Runners, whether they are seasoned athletes or weekend warriors, are typically extremely self-motivated and resilient. As physical therapists, however, we see an abundance of injuries among runners in our clinics.
From Achilles tendon strains and patellofemoral pain syndrome to sprained ankles and shin splints to plantar fasciitis, injuries can cause even seasoned athletes to stop running for a few weeks as they gradually heal and retrain back into shape. Most running injuries, however, are preventable.
For those who want to get out and enjoy the outdoors, walking can be an excellent alternative to running, or can be a great way to build up to running if that’s your end goal. Both walking and running provide excellent exercise, and a great excuse to get outside (optimal for both physical and mental health!). Which you choose is up to you – just remember the best exercise is the one you’ll do regularly! Both lead to healthier hearts, stronger bones, and lower body weights.
Get started with walking.
If you are just starting to become more active outdoors, begin with a simple walking routine. When you first venture out, choose a pathway that’s level and move at a comfortable pace for 10–15 minutes. Take a walk every morning and every afternoon to slowly improve your endurance.
You can progress by either increasing your time to 20–30 minutes in the morning and afternoon or by slowly incorporating hills into your outings. Make sure to maintain a good pace to further improve your cardiovascular capacity. Ensuring the proper progression helps you prevent injuries and opens up more opportunities for walking longer distances across more diverse terrain, or for transitioning to jogging and eventually running … if that’s your goal.
While running burns more calories in a shorter period of time, walking has more benefits than you might think. In a meta-analysis study, walking reduced cardiovascular events by 31 percent, and it cut the risk of dying during the study period by 32 percent. These numbers were equal in both men and women.
If you decide to work on transitioning from walking to jogging, it is important to slowly progress your routine so that your cardiovascular system adapts as you increase your speed. Try doing a walk/jog pattern at a 2:1 ratio of walking to jogging — walk for two minutes followed by jogging for one minute. Do this for 20 minutes and slowly progress toward a 1:1 ratio of walking to jogging. Try this out for at least two weeks and then progress to adding more time to jogging as you feel better. Eventually, you can progress from jogging to running, but be sure to follow the same slow transition as you do from walking to jogging as you begin your running training.
5 Ways to Avoid Running Injuries
Walking knee tucks
Standing on one leg, grab the knee of the opposite leg and gently pull toward your chest until a stretch is felt in the glutes (buttock). Keep head and chest upright. A slight bend in the base leg will help with balance. Hold the stretch for 1–2 seconds. Step forward and pull knee to chest with other leg. Alternate legs as you walk forward.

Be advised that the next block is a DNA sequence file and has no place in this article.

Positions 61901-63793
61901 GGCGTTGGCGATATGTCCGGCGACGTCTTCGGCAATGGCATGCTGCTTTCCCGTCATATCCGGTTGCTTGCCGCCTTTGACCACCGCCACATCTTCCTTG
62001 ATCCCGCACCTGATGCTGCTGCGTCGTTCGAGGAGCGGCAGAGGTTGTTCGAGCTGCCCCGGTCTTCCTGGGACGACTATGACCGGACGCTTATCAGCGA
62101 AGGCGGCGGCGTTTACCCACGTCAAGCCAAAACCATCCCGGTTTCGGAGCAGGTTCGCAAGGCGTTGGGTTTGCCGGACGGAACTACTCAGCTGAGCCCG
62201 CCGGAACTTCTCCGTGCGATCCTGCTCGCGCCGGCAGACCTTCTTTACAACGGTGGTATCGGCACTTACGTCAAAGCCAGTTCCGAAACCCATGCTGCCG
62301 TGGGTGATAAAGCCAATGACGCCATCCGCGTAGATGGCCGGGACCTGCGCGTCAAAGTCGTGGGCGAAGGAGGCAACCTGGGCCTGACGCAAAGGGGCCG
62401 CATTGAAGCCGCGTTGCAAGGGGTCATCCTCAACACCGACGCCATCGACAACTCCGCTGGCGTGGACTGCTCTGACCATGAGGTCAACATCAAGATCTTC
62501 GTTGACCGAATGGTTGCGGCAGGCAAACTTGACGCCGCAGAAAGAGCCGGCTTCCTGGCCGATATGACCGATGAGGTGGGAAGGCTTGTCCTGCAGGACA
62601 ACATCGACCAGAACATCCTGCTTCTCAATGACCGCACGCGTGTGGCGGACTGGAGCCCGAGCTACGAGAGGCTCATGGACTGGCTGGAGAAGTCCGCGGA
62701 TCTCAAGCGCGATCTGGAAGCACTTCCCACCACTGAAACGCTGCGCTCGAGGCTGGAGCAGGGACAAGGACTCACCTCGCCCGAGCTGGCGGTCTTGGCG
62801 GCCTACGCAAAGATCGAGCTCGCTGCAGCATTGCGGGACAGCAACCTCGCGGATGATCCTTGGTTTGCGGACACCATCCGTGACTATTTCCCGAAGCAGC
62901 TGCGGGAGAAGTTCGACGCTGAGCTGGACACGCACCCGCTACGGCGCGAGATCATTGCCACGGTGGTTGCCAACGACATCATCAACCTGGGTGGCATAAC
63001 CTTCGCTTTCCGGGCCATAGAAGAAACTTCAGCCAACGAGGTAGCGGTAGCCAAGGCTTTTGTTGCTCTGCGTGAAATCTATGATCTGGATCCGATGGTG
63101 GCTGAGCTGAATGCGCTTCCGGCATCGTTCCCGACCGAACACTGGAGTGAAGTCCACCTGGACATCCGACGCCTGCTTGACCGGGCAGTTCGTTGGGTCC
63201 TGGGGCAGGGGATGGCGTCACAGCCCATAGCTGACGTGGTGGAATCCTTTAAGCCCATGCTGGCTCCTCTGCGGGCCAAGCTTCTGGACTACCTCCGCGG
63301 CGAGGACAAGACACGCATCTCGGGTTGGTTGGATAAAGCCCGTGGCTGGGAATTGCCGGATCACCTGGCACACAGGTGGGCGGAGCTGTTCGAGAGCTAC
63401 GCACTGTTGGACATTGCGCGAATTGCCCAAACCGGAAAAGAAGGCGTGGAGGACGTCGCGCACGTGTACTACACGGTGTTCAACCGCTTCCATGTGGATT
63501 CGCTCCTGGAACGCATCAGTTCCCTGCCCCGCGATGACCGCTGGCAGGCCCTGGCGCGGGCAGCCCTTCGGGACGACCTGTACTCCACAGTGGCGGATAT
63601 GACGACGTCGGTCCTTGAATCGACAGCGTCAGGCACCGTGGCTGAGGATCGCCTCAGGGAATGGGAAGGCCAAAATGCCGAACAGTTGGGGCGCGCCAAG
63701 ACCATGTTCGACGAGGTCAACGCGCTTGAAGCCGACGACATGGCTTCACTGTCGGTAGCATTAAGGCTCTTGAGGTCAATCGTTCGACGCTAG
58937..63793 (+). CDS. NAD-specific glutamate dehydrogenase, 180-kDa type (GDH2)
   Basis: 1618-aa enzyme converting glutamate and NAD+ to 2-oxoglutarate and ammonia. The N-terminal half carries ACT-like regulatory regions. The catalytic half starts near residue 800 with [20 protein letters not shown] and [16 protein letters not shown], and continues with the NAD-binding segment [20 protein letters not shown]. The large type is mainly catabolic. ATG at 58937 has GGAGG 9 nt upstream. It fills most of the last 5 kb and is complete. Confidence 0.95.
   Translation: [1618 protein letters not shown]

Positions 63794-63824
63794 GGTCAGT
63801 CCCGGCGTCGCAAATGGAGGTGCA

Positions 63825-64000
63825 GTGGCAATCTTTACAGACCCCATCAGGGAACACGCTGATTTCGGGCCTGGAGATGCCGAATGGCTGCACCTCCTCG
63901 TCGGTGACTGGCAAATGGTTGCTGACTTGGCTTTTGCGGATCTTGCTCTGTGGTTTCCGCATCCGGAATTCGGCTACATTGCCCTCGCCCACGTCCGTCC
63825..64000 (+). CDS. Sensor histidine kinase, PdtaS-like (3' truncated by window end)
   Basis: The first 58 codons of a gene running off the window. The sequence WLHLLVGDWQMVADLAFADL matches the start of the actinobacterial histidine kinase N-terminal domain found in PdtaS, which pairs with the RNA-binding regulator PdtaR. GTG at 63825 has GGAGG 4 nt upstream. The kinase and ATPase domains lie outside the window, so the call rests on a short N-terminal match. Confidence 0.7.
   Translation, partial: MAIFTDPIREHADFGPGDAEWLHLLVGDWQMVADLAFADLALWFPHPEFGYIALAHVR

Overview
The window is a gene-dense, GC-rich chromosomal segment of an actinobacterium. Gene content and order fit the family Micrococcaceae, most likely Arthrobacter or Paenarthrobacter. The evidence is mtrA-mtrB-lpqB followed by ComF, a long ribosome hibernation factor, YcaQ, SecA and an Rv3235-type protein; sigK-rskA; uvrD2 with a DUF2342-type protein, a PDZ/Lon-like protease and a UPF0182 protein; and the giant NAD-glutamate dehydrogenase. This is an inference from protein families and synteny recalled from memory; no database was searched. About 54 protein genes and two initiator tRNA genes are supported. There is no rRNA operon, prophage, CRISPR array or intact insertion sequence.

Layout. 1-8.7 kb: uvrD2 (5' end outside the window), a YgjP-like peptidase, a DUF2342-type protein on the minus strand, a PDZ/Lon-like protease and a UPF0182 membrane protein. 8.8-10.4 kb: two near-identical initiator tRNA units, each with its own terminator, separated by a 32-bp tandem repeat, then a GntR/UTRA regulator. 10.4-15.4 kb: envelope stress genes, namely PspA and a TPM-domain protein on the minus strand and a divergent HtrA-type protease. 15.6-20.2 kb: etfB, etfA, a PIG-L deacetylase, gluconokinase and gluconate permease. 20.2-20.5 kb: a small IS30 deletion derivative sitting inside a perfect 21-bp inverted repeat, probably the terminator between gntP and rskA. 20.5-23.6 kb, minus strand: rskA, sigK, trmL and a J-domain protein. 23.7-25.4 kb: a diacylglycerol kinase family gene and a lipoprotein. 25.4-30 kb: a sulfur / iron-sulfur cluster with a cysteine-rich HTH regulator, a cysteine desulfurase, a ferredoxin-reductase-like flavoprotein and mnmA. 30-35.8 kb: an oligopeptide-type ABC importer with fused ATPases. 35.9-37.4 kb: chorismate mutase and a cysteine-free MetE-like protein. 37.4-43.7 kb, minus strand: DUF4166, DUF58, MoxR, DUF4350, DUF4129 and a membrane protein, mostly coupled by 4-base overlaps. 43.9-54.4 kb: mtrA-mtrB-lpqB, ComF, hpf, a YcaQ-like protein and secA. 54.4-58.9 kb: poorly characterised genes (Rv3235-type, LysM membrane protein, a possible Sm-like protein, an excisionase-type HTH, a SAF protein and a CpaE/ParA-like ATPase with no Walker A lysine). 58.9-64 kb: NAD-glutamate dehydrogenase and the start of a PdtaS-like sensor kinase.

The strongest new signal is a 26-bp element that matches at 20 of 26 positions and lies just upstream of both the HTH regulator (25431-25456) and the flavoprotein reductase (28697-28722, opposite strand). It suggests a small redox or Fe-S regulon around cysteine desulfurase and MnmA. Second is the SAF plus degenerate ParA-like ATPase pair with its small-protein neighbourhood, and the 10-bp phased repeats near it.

Walking quadriceps pull with overhead reach
Standing on one leg, bend the opposite knee and bring your heel toward your bottom. Grasp the ankle and pull until a gentle stretch is felt in the front of the thigh. Reach the opposite arm overhead, keeping the torso straight. Hold the stretch for 1–2 seconds. Alternate legs as you walk forward.
Spiderman with trunk rotation
From push-up position, step forward with one foot so that the knee forms a right angle. Push your hips back and come up on your heel in the front and toes in the back. Drop your hips and raise your opposite arm up while twisting until you feel a slight stretch. Hold the position for 1–2 seconds. Alternate sides for about 2–4 repetitions.
Wall squats — Single leg
Stand with your back and head flat against the wall, with both feet about 1–2 feet away from the wall. Lift your left leg up as shown and slowly lower your body until your right knee is at a right angle like you are sitting on a chair. Hold the position for 2 seconds. Repeat this movement about 8–10 times then switch to the other side. If this is too difficult, you can partially squat the knee that is weight-bearing (before you reach a right angle). If this causes pain or cramping, discontinue the exercise.
This is a good basic drill for beginner’s conditioning and as a warm-up for more advanced athletes. Stand with both feet aligned with your shoulders, parallel to each other and facing forward. Step the right foot to the side and lunge over on that leg with the weight on the right heel (with the foot flat on the floor). This will force the weight to be transmitted to the gluteal muscles on that side. Hold this position for 1–2 seconds and repeat on the other side. Perform alternating side lunges for 8–10 repetitions.
Find a step that is between 6–12 inches in height. Stand with both feet facing toward the step and parallel to each other, step the right foot up onto the step and shift your weight onto the right leg. Rise up, lifting your entire body weight with that leg. You may step the left leg up or keep it off the step for a more challenging exercise. Step the right leg down. Repeat 8–10 times and then perform on the other leg as well. You can increase the challenge by increasing the height of the step.
If you are a new runner, look for shoes that are comfortable for you rather than buying into the latest trend. Having 2–3 pairs in the rotation is important because each shoe can vary in cushioning, thus creating different types of support for your joints, tendons, and ligaments. Rotating through different shoes throughout the week alters the different forces applied to your body and allows different tendons and ligaments to handle the load. This may help prevent overuse injuries.
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